• Hello Panther Families,

    I am Kimberly Honabach, the newly assigned principal here at W.W. Evans Elementary School.  I am originally from Scranton and relocated to Bloomsburg upon my graduation from Bloomsburg University.  I moved to the Lancaster area for a while, where I substituted in a few districts until returning to the Bloomsburg Area.  My husband and I are married 31 years this past May.  We live in Catawissa and have 4 children, one still at home.  We have what I call bookend girls and two boys between them, ranging in age from 37 down to just about 15.  It makes for interesting conversations and we are always on the go.

    In my free time, I enjoy time with my family.  We like to play card games, drive Mario Cart, mini-golf, spend Sunday's cooking out and vacationing together.  I am big into sports and a lifelong Philadelphia Phillies fan, and love playing and coaching softball.  The arts are another big part of my family's life.  My children have been involved in Band - Marching and Concert, Chorus and School Musical Productions.  I am looking forward to getting to know what you really enjoy both in and outside of school.

    I have taught in the Town of Bloomsburg since 1989, minus the years subbing in Lancaster.  I began my career in Bloomsburg in 2008 as a Fourth-grade teacher here at W.W. Evans, so I am excited to be back. Prior to being in the Bloomsburg District, I taught in a local private school for 15 years.  I am looking forward to working with all of our fabulous teachers, staff, parents and meeting our Little Panthers at W.W. Evans.

  • Boost Bus Safety

    Get your child on board with school bus safety! To avoid dangerous situations and accidents, students must follow bus safety rules and procedures. First, review your school’s specific bus rules and procedures with your children. Then, make sure they understand these general bus safety principles.

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  • Effective Homework Help

    Students with parents who are involved in their education are more likely to earn higher grades, adapt well to school, and pass their classes.

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  • Eliminate Bullying

    The latest research shows that one in three children is directly involved in bullying as a perpetrator, victim, or both.  Many of those who are not directly involved witness others being bullied on a regular basis.  Parents, as well as schools, have the power to help reduce bullying. Here are some tips on how you can help. 

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  • Fight Flu and Germs

    You’ve probably already heard it: the telltale sniffles of flu season, which peaks in January and February. Navigate flu and germ season with these tactics for prevention and care.

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  • Encourage Your Child's Creativity to Flourish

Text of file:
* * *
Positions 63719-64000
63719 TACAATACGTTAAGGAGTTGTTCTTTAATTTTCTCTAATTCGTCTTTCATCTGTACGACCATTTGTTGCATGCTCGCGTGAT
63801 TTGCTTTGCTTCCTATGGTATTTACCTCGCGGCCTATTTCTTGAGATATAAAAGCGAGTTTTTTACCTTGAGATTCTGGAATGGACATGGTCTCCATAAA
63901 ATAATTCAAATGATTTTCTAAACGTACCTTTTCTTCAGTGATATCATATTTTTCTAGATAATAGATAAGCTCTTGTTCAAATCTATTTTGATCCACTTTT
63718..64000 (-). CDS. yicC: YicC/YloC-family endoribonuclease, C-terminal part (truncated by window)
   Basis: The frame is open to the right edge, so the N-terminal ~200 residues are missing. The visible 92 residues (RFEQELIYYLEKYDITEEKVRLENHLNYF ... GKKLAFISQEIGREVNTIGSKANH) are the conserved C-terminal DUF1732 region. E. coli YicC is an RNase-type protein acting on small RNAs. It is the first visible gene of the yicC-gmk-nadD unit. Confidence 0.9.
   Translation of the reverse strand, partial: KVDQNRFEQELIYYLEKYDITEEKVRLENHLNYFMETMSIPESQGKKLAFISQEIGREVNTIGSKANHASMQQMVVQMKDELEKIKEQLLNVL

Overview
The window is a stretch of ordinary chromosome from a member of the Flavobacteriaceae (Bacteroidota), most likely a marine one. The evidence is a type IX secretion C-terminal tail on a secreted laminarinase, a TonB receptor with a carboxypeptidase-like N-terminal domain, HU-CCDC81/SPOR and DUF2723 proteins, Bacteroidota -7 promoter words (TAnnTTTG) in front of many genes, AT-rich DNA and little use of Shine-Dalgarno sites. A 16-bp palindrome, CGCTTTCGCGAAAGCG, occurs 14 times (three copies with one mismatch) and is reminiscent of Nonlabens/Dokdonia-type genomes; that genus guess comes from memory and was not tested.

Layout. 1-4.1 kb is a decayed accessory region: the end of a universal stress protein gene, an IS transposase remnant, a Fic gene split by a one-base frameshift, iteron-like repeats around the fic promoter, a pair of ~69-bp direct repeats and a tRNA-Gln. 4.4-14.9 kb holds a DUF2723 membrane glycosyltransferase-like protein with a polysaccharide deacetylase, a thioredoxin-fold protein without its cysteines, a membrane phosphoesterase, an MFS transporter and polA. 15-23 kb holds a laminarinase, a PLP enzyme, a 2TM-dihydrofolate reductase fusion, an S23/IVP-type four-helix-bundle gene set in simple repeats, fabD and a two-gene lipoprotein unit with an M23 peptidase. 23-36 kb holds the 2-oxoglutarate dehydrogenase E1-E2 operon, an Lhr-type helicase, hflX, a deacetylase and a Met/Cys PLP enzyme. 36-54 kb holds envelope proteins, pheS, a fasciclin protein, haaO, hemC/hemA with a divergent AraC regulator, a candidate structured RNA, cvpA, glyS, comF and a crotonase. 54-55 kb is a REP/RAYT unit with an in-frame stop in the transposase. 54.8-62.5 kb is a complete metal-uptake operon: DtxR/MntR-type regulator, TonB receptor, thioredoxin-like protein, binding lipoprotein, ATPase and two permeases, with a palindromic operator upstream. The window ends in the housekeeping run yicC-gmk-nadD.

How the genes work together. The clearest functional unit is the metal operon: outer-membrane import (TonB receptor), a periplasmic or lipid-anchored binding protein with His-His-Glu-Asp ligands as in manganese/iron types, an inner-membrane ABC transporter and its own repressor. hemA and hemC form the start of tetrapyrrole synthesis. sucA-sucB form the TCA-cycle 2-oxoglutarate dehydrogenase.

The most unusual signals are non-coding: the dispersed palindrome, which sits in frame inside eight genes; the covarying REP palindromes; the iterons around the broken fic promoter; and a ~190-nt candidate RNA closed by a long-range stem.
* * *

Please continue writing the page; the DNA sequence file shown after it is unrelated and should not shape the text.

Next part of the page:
Creativity has been called a key 21st century skill. That means it—along with skills like communication and critical thinking—will help students navigate the increasingly collaborative and information-rich world that awaits them once they leave school. The arts have been shown to boost students’ academic performance, perseverance, self-confidence, and more. Here are strategies for supporting your child’s creativity.

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  • Make Every Day Count: Boost School Attendance

    To stay on track in school, students need to be present every day. Missing 18 or more days of school in a year puts a child’s high school graduation at risk, according to BoostUp.org, a national dropout prevention campaign. Being absent for just two days every month of the school year can put a child behind academically.

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  • Prep for Emergencies

    School safety has recently been at the forefront of everyone’s minds. Schools have emergency plans to keep students safe from threats of violence or natural disasters—and your family should, too. Preparation is key to ensure that you and your family members can react quickly and calmly if a serious threat arises. Take these steps to ensure your family is prepared for emergencies.

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  • Safeguarding Kids' Online Activities

    The Internet is an extraordinary resource for our children. It allows them to see what the Mars Rover is up to in real time or watch video footage of animals in the wild. However, it can be a frightening place for parents, which is why families need to be involved. Here’s how to start:

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  • Exercise Kids' Minds During the Summer

    If students laze away the days of summer without using their minds, they can lose up to a month of learning—especially in reading and math. Stem the summer slide and keep your child engaged with these fun, brain-friendly activities.

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